Is most often the source of a dietary supplement sold in many health food stores called ellagic acid. This substance found naturally in raspberries belongs to the family of phytonutrients called tannins, and it is viewed as being responsible for a good portion of the antioxidant activity of this (and other) berries.
As an antioxidant food containing ellagic acid, raspberries help prevent unwanted damage to cell membranes and other structures in the body by neutralizing free radicals. Ellagic acid is not the only well-researched phytonutrient component of raspberry, however. Raspberry’s flavonoid content is also well documented. Here the key substances are quercetin, kaempferol, and the cyanidin-based molecules called cyanidin-3-glucosylrutinoside and cyanidin-3-rutinoside. These flavonoid molecules are also classified as anthocyanins, and they belong to the group of substances that give raspberries their rich red color. Raspberries’ anthocyanins also give these delectable berries unique antioxidant properties, as well as some antimicrobial ones, including the ability to prevent overgrowth of certain bacteria and fungi in the body (for example, the yeast Candida albicans, which is a frequent culprit in vaginal infections and can be a contributing cause in irritable bowel syndrome).
Additionally, research is suggesting that raspberries may have cancer protective properties. Research with animals has suggested that raspberries have the potential to inhibit cancer cell proliferation and tumor formation in various parts of the body, including the colon.
Raspberries possess almost 50% higher antioxidant activity than strawberries, three times that of kiwis, and ten times the antioxidant activity of tomatoes, shows research conducted in the Netherlands and published in the journal BioFactors.
The biggest contribution to raspberries’ antioxidant capacity is their ellagitannins, a family of compounds almost exclusive to the raspberry, which are reported to have anti-cancer activity. Vitamin C contributes about 20% of the total antioxidant capacity, accounting for up to 30 milligrams in 100 grams (3.5 ounces) of fruit. Raspberries anthocyanins, especially cyanidin and pelagonidin glycosides, make up another 25%. And more good news: freezing and storing raspberries does not significantly affect their antioxidant activity, although in this study, their concentration of vitamin C was halved by the freezing process.
In addition to their unique phytonutrient content, raspberries are filled with traditional nutrients, primarily in the antioxidant and B vitamin categories. Raspberries emerged from our nutrient ranking system as an excellent source of HYPERLINK “http://www.whfoods.com/genpage.php?tname=nutrient&dbid=77” manganese and HYPERLINK “http://www.whfoods.com/genpage.php?tname=nutrient&dbid=109” vitamin C, two critical antioxidant nutrients that help protect the body’s tissue from oxygen-related damage. They also qualified as a good source of folate, magnesium, potassium and copper. Coupled with this, raspberries qualified as “excellent” in terms of HYPERLINK “http://www.whfoods.com/genpage.php?tname=nutrient&dbid=59” dietary fiber. This combination of nutrients makes raspberries a great fruit choice for having minimal impact on blood sugars.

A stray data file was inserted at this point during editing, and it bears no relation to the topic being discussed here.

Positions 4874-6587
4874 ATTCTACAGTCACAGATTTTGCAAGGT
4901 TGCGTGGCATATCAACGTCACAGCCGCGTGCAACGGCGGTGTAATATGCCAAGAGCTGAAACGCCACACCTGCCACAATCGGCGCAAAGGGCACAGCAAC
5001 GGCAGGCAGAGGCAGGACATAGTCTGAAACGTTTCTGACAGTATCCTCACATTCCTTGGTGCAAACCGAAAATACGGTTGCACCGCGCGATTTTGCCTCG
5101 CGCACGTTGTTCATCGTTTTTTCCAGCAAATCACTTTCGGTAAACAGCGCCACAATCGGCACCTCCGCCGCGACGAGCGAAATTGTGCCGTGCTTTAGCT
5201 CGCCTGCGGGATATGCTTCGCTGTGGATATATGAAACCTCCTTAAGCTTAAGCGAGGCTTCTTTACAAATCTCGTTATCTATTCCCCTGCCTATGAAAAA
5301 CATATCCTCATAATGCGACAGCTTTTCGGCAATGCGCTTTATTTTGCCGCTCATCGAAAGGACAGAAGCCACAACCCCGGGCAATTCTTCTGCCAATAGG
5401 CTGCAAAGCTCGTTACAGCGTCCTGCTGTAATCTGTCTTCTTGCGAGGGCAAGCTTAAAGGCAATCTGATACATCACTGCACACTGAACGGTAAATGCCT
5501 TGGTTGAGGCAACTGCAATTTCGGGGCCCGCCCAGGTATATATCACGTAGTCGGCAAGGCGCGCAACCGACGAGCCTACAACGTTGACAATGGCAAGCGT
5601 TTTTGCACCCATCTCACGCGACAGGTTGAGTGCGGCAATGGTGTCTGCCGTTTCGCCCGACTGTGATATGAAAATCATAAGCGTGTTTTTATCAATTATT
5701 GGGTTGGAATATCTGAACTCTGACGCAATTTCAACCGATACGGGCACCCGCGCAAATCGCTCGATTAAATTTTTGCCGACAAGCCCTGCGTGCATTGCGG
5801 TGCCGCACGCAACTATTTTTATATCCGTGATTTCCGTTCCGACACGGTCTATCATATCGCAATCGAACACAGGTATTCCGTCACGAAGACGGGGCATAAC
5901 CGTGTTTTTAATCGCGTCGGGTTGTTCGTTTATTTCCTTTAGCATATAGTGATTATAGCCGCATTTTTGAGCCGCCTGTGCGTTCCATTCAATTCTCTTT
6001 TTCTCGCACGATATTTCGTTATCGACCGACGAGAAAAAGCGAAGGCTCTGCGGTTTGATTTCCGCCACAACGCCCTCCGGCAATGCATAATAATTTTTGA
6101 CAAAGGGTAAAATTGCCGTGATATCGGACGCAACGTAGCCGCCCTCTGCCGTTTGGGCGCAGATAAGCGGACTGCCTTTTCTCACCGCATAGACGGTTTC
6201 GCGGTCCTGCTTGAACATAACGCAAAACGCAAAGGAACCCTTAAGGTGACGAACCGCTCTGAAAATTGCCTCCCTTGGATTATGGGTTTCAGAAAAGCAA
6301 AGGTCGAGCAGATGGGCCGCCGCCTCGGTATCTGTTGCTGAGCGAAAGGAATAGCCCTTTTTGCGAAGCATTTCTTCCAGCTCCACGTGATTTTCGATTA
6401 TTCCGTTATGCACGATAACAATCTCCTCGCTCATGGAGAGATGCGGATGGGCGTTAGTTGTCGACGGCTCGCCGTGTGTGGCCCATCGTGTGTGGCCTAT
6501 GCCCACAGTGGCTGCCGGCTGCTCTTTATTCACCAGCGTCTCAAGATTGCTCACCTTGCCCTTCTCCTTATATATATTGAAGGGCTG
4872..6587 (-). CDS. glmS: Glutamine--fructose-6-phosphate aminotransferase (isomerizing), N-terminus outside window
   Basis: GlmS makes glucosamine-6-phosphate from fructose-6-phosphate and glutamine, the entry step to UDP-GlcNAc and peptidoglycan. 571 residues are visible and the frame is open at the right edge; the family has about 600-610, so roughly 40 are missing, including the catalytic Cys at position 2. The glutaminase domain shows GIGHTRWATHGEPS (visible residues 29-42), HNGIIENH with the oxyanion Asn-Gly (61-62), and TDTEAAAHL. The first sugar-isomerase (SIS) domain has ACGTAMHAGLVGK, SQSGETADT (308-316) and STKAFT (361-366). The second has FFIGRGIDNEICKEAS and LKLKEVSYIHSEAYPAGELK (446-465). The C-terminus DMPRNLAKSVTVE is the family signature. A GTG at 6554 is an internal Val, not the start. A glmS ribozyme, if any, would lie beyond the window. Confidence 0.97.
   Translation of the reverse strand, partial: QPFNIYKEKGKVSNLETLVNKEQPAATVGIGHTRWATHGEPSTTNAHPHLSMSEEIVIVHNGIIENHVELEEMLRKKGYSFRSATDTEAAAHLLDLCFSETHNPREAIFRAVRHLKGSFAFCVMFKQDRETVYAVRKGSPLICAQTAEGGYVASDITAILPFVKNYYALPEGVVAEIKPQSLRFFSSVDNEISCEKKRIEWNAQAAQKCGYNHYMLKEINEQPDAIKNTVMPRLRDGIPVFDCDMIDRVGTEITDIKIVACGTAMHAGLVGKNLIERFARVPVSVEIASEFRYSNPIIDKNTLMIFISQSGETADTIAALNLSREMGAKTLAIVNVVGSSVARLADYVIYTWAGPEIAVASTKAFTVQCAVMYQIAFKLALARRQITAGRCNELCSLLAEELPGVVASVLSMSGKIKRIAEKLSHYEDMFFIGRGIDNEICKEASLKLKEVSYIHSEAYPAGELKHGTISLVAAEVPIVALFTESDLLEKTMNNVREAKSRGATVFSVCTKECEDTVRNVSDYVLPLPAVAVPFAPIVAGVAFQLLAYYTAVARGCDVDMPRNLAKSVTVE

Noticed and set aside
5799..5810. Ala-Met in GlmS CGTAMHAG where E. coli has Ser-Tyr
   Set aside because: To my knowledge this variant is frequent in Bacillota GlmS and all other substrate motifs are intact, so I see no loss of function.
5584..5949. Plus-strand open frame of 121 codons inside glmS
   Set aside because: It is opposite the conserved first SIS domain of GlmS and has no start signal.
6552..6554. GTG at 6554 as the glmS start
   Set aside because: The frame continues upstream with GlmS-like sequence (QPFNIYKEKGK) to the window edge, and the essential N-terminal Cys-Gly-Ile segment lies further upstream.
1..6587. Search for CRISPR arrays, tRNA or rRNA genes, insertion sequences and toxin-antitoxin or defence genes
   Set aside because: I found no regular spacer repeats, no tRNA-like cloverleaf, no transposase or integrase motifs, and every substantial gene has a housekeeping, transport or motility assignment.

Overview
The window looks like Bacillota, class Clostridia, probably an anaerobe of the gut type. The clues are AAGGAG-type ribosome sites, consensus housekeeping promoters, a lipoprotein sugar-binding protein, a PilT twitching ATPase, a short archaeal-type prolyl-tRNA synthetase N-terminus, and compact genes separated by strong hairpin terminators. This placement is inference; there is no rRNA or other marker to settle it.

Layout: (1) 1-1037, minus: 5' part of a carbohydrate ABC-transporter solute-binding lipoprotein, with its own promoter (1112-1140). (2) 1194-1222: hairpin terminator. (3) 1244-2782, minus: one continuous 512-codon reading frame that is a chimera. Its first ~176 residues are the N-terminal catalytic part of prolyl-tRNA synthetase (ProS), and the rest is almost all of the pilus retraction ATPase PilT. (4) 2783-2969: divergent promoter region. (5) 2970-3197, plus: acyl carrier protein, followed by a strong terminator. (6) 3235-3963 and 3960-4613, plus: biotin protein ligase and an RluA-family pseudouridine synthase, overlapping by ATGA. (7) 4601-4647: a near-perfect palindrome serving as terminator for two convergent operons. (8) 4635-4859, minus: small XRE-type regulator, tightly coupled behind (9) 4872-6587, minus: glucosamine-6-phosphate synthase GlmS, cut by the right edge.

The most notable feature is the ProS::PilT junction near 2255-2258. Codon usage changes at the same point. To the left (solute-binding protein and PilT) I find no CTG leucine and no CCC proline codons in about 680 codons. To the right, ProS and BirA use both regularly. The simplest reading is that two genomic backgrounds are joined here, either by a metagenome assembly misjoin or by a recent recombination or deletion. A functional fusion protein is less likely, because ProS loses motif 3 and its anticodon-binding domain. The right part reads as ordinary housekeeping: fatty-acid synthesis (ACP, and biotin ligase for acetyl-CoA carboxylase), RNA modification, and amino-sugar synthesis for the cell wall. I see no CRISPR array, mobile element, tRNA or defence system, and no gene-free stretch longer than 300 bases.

Research published in Cancer Letters provides one reason why diets high in fruit help prevent cancer: raspberries, blackberries and muscadine grapes inhibit metalloproteinase enzymes. Although essential for the development and remodeling of tissues, if produced in abnormally high amounts, these enzymes play a significant role in cancer development by providing a mechanism for its invasion and spread.
Your mother may have told you carrots would keep your eyes bright as a child, but as an adult, it looks like fruit is even more important for keeping your sight. Data reported in a study published in the Archives of Ophthalmology indicates that eating 3 or more servings of fruit per day may lower your risk of age-related macular degeneration (ARMD), the primary cause of vision loss in older adults, by 36%, compared to persons who consume less than 1.5 servings of fruit daily.
In this study, which involved over 110,000 women and men, researchers evaluated the effect of study participants’ consumption of fruits; vegetables; the antioxidant vitamins A, C, and E; and carotenoids on the development of early ARMD or neovascular ARMD, a more severe form of the illness associated with vision loss. While, surprisingly, intakes of vegetables, antioxidant vitamins and carotenoids were not strongly related to incidence of either form of ARMD, fruit intake was definitely protective against the severe form of this vision-destroying disease. Three servings of fruit may sound like a lot to eat each day, but raspberries can help you reach this goal. Top your morning cereal or lunch time yogurt or cottage cheese with fresh raspberries. Transform the taste and presentation of any green salad with a handful of raspberries and a splash of balsamic vinegar.
Raspberries are an excellent source of fiber, manganese and vitamin C. . They are a very good source of vitamin K and a good source of magnesium, folate, omega-3 fatty acids, copper, vitamin E and potassium. In addition, they contain significant amounts of the anti-cancer phytochemical ellagic acid.*